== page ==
Air Pollution


Czech Air Pollution
Factory smoke darkens the sky above Prague, Czech Republic. The Czech Republic faces a severe air pollution problem that is choking the nation’s land. Air pollution and subsequent acid rain has killed or damaged many of the country’s trees and badly degraded its soil.

Air Pollution, addition of harmful substances to the atmosphere resulting in damage to the environment, human health, and quality of life. One of many forms of pollution, air pollution occurs inside homes, schools, and offices; in cities; across continents; and even globally. Air pollution makes people sick—it causes breathing problems and promotes cancer—and it harms plants, animals, and the ecosystems in which they live. Some air pollutants return to Earth in the form of acid rain and snow, which corrode statues and buildings, damage crops and forests, and make lakes and streams unsuitable for fish and other plant and animal life.

Pollution is changing Earth’s atmosphere so that it lets in more harmful radiation from the Sun. At the same time, our polluted atmosphere is becoming a better insulator, preventing heat from escaping back into space and leading to a rise in global average temperatures. Scientists predict that the temperature increase, referred to as global warming, will affect world food supply, alter sea level, make weather more extreme, and increase the spread of tropical diseases.

References

Dewey, Scott H. Don't Breate the Air: Air Pollution and U.S. Environmental Politics, 1945-1970. Texas A&M University Press , 2000.
Historical treatment of the emergence of air pollution as an environmental issue.

Kidd, J. S., and Renee A. Kidd. Into Thin Air: The Problem of Air Pollution. Facts on File, 1998.
Suitable for young adult readers; examines the causes and types of air pollution and explains how air pollution affects our health and economic prosperity.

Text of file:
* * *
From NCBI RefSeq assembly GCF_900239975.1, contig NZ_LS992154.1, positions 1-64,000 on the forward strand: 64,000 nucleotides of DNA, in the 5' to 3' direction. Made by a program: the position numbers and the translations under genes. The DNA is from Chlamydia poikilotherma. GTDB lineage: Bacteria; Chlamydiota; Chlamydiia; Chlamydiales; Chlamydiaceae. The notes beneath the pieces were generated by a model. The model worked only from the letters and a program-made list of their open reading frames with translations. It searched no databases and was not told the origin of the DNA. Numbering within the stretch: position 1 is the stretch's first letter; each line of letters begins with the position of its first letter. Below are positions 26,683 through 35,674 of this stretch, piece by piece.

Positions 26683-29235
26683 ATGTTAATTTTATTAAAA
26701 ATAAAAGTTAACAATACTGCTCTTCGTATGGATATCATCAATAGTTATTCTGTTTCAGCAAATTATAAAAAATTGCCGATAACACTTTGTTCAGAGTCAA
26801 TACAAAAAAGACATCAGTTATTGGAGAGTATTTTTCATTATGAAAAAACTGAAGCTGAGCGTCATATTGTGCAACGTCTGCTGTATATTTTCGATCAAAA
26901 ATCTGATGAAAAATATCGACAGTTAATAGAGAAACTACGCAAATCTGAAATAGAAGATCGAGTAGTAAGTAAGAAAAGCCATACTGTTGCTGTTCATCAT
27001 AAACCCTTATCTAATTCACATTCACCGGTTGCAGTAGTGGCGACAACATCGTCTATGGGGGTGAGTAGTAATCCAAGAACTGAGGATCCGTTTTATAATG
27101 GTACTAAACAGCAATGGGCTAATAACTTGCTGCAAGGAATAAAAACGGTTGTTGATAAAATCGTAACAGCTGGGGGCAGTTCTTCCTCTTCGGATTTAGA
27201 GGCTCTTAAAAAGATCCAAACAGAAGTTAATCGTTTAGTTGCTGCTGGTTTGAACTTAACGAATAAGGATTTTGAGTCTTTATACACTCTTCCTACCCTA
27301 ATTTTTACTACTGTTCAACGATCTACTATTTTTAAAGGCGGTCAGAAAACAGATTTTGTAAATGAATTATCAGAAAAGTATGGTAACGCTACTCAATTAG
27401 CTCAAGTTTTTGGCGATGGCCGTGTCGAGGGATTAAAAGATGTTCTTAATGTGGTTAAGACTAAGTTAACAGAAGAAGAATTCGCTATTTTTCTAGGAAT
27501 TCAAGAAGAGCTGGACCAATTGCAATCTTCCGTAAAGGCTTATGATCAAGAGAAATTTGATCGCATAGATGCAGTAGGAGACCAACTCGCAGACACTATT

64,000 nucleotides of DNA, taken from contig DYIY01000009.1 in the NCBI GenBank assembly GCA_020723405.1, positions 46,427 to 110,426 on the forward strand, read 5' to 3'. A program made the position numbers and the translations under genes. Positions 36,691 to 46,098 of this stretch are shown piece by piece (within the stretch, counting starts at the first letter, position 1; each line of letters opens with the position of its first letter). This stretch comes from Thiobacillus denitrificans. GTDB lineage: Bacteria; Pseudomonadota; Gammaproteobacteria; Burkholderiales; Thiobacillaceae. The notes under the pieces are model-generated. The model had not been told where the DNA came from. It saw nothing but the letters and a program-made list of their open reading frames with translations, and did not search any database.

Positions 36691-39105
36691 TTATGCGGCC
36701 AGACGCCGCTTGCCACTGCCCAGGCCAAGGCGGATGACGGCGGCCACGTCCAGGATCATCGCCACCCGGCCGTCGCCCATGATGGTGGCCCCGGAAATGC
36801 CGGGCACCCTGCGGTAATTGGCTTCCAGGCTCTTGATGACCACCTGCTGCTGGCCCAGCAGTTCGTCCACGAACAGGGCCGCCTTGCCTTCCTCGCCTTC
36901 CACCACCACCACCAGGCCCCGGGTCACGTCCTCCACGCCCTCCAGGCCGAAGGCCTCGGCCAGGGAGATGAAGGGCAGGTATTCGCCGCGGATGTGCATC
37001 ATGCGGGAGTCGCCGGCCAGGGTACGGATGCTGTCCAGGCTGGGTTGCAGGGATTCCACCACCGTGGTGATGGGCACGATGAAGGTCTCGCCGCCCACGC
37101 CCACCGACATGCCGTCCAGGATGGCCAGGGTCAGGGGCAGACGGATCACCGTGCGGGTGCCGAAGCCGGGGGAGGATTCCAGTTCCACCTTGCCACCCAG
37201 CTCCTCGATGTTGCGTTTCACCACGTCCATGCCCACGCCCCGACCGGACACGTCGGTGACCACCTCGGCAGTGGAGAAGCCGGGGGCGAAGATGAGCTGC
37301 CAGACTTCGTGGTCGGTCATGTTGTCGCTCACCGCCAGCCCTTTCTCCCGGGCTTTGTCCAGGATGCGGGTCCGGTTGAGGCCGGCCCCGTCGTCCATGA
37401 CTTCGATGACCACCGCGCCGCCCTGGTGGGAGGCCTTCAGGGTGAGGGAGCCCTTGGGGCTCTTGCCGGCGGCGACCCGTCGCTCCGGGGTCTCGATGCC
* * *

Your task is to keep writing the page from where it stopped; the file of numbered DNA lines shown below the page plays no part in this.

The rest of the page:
Liu, David H. F., and Bela G. Liptak, eds. Air Pollutions. Lewis Publishers, 2000.
Information on where air pollution comes from and how its sources are managed.

Miller, Christina G., and Louise A. Berry. Air Alert: Rescuing the Earth's Atmosphere. Atheneum, 1996.
Suitable for younger readers; discusses such atmospheric problems as smog and acid rain, the greenhouse effect, and the depletion of the ozone layer.

Miller, E. Willard, and Ruby M. Miller. Indoor Pollution: A Reference Handbook. ABC-CLIO, 1998.
A good first reference source for the what, where, why, and how of indoor air quality.

Somerville, Richard C. J. The Forgiving Air: Understanding Environmental Change. University of California Press, 1996.
Written for non-scientists; describes how environmental and human forces affect the atmosphere and includes the history of scientific discoveries that pioneered current environmental concerns.

Wark, Kenneth, Cecil F. Warner, and Wayne T. Davis. Air Pollution: Its Origin and Control. Addison-Wesley, 1997.
Well-regarded text.

Cited "Air Pollution," Microsoft® Encarta® Online Encyclopedia 2004
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